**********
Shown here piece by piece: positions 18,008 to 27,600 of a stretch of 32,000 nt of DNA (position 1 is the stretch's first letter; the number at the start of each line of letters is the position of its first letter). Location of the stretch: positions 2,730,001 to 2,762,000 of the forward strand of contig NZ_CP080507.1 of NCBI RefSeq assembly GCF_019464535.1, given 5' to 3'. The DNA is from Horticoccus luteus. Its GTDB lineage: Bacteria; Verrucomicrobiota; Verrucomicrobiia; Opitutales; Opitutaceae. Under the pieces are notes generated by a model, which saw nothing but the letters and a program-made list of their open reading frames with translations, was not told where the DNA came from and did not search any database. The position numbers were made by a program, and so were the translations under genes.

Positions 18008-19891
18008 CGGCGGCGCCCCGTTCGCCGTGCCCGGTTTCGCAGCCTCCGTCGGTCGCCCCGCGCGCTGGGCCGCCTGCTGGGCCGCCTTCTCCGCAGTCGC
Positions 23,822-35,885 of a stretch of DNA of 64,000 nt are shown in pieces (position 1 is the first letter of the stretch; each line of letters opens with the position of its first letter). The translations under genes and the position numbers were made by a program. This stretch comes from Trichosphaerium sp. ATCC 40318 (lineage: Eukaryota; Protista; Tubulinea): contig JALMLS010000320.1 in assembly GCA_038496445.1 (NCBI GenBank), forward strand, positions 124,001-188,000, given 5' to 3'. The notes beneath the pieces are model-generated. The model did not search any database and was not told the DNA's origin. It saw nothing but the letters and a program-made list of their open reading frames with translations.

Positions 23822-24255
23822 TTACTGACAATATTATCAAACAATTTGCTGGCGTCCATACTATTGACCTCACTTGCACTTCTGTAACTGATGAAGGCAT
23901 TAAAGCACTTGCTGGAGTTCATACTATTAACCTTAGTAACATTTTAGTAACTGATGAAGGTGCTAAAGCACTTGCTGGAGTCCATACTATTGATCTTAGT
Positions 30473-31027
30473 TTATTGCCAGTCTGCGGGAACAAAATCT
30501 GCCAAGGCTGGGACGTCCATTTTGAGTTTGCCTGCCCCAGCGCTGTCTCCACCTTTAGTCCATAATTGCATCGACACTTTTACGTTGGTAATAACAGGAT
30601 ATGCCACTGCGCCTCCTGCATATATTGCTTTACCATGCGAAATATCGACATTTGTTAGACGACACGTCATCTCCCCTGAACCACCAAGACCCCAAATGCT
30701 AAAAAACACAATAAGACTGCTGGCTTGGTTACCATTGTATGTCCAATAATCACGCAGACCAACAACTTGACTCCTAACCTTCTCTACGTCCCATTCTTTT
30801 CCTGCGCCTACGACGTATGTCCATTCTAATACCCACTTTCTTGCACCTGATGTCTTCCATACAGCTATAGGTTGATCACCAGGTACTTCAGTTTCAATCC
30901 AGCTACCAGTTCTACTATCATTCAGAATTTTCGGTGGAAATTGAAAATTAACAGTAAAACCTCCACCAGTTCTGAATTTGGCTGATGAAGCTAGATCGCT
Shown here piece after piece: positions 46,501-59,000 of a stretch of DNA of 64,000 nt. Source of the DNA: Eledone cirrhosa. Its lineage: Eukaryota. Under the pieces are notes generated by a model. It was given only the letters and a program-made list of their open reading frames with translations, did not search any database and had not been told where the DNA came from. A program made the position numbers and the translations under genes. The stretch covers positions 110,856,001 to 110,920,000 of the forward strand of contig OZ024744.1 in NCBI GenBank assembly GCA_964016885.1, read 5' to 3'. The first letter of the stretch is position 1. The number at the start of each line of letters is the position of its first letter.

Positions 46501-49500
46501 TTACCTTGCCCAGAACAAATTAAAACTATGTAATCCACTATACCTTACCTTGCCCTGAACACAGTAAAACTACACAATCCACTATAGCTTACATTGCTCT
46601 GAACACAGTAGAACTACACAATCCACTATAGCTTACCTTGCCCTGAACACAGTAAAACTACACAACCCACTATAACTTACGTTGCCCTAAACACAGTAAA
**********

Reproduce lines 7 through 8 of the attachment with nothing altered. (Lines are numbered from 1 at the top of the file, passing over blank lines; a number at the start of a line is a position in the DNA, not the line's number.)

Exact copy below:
23901 TAAAGCACTTGCTGGAGTTCATACTATTAACCTTAGTAACATTTTAGTAACTGATGAAGGTGCTAAAGCACTTGCTGGAGTCCATACTATTGATCTTAGT
Positions 30473-31027